Caponata: the word derives from “capone”, the sicilan name of the lampuga, a precious fish once eaten only by the aristocracy, seasoned with the bittersweet sauce tipic of the caponata. People who couldn’t afford this expensive fish, replaced it with the cheaper aubergines. Maybe the french ratatouille is more famous but caponata is more tasty! Eggplants, salt, sour and sweet are the secrets of this dish. The real secret is caponata gets better overnight.


Parmigiana di melanzane: eggplant is sliced, fried, and layered with cheese and tomato.

Scacciata: one of the most iconic dishes for the people from Catania is the “scacciata”, a sort of rustic savory pie made by durum wheat semolina, yeast, water and salt, stuffed with fresh and local ingredients (it is not made industrially). It is difficult to find a specific recipe because is passed down from generation to generation. There are literally dozens of ingredient combinations for the stuffing, broccoli, cheese, spinach, sausage, olives but one of them is essential: tuma cheese, which is an early stage in the production of more salted and seasoned cheese. So many versions to choose from, but one thing is for sure: it’s not a real Christmas without at least a scacciata on the tables of every family from Catania.


What about Sicilian desserts?


Granita: this is the perfect refreshment 100% from Sicily, the typical summer breakfast. Its origins date back to the Middle Ages when there was the professional “nivarolo,” that is, the one who went to collect snow on Etna. The snow collected in the snowfields was grated and used in the preparation of sorbets and ice cream. Now it’s just smooth and slushy ice with sugar and fresh fruit; it is accompanied by a brioche bun hot from the oven.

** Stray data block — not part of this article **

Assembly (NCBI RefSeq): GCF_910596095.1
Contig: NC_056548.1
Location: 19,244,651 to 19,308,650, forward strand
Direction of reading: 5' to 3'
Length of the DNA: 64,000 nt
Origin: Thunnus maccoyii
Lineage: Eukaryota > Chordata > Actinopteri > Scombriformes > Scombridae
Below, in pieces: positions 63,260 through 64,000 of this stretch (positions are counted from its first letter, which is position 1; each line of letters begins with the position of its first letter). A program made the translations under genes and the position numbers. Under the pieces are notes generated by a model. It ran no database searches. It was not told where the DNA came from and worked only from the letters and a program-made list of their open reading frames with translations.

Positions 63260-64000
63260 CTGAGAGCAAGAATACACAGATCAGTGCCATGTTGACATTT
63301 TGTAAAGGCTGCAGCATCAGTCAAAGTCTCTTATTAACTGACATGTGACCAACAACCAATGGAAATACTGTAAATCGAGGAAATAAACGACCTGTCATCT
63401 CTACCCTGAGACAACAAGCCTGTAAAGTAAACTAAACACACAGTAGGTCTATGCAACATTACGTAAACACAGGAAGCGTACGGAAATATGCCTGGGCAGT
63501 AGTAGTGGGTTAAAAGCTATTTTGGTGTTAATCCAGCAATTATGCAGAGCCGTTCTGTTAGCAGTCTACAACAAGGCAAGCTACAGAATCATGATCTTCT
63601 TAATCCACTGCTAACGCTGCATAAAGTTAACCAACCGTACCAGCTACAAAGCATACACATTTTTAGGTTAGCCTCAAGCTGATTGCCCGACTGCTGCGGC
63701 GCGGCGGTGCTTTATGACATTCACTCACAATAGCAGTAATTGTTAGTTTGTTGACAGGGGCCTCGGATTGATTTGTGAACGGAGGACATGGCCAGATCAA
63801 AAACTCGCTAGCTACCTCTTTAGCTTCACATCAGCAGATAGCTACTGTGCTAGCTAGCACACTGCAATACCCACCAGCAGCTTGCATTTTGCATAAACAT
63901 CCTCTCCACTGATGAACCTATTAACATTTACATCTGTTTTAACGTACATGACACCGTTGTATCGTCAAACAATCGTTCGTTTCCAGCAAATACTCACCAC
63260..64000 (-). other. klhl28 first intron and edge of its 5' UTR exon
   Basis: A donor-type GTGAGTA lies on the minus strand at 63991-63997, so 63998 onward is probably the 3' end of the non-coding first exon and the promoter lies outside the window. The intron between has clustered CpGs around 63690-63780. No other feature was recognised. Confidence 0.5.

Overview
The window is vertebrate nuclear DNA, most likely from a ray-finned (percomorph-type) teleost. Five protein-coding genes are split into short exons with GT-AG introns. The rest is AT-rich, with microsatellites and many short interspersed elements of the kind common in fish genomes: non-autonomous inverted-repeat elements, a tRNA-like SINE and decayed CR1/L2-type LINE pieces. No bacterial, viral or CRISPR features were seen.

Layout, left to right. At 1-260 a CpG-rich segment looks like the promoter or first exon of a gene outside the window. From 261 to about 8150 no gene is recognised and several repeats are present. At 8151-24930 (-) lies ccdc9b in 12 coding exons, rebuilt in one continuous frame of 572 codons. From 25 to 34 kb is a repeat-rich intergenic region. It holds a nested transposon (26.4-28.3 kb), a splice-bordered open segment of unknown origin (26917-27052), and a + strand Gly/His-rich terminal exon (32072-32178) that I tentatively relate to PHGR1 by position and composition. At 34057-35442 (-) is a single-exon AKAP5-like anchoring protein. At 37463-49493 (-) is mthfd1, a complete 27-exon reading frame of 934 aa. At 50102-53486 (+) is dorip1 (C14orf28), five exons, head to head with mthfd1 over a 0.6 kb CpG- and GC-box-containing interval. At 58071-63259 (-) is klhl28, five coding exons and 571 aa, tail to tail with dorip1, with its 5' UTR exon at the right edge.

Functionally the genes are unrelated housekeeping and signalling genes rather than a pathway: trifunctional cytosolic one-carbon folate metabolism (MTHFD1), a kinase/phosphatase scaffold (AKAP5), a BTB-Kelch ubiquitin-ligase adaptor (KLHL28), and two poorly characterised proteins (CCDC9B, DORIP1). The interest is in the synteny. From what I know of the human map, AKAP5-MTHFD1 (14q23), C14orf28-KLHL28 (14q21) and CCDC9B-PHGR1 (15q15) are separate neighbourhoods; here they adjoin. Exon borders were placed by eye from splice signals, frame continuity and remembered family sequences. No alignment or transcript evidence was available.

Don’t miss the almond flavor or pistachio from Bronte.

Cannoli: Sheep’s milk ricotta with a little sugar, piped into a flaky crust infused with wine and topped off with candied fruit, pistachios grains, or chocolate chips. It’s been a treat for a long, long time. Simple yet elegant. The secret? Soft cream inside a crispy shell.

minne di sant agata

Minne di Sant’Agata: are small cassata made in the form of Sant’Agata’s breasts. They consist of sweetened ricotta, with chocolate chips, encased in a marzipan dome, covered in icing sugar and with a cherry on top. They are available throughout the year but traditionally eaten during the February popular east day, 5th of February.

Olivette di Sant’Agata: are small marzipan sweets, scented with rum and tinted green. The olive shape is an homage to a miracle performed during the life of Agata, while she was being taken to prison by soldiers for the crime that was to rebuff the proconsul Quintianus, she knelt down to tie her sandal and where she touched the earth, an olive tree grow up large and lush, heavy with fruit.

olivette di sant agata

Iris: deep-fried bun, stuffed full of ricotta cream, crema pasticcera, or chocolate cream. The choice is yours.

Cassata: typical Sicilian sunday dessert, is made by sweetened ricotta (sheep’s milk, by traditional) sponge cake, marzipan and candied fruit.

paste di mandorla

Paste di Mandorla: almond biscuits, are a famous local dessert crunchy on the outside and very soft inside. Are prepared with almond flour, sugar, egg whites. The pistachio pastries, very common sweets in Bronte, require the same ingredients except for the almond flour, which is replaced by very fine shredded pistachios, divine!! One espresso and one pasta di mandorla could be a perfect daily break.

Gelato and brioches: guys, this is the paradise!! You can order this in a bar, gelateria or ice cream van; choose your favorite ice cream and order to fill the brioche with the gelato. That’s it!

gelato e brioche
cioccolato di modica

Cioccolato di Modica: processed in the same way the Aztecs did at the time of the Spanish conquistadors, they toasted the seeds on a heated curved stone called metate and then ground them with a stone rolling pin. The result it’s a “cold” chocolate grainy and crumbly with a “rough” appearance texture. It is traditionally flavoured with cinnamon, vanilla, chilli or citrus fruits.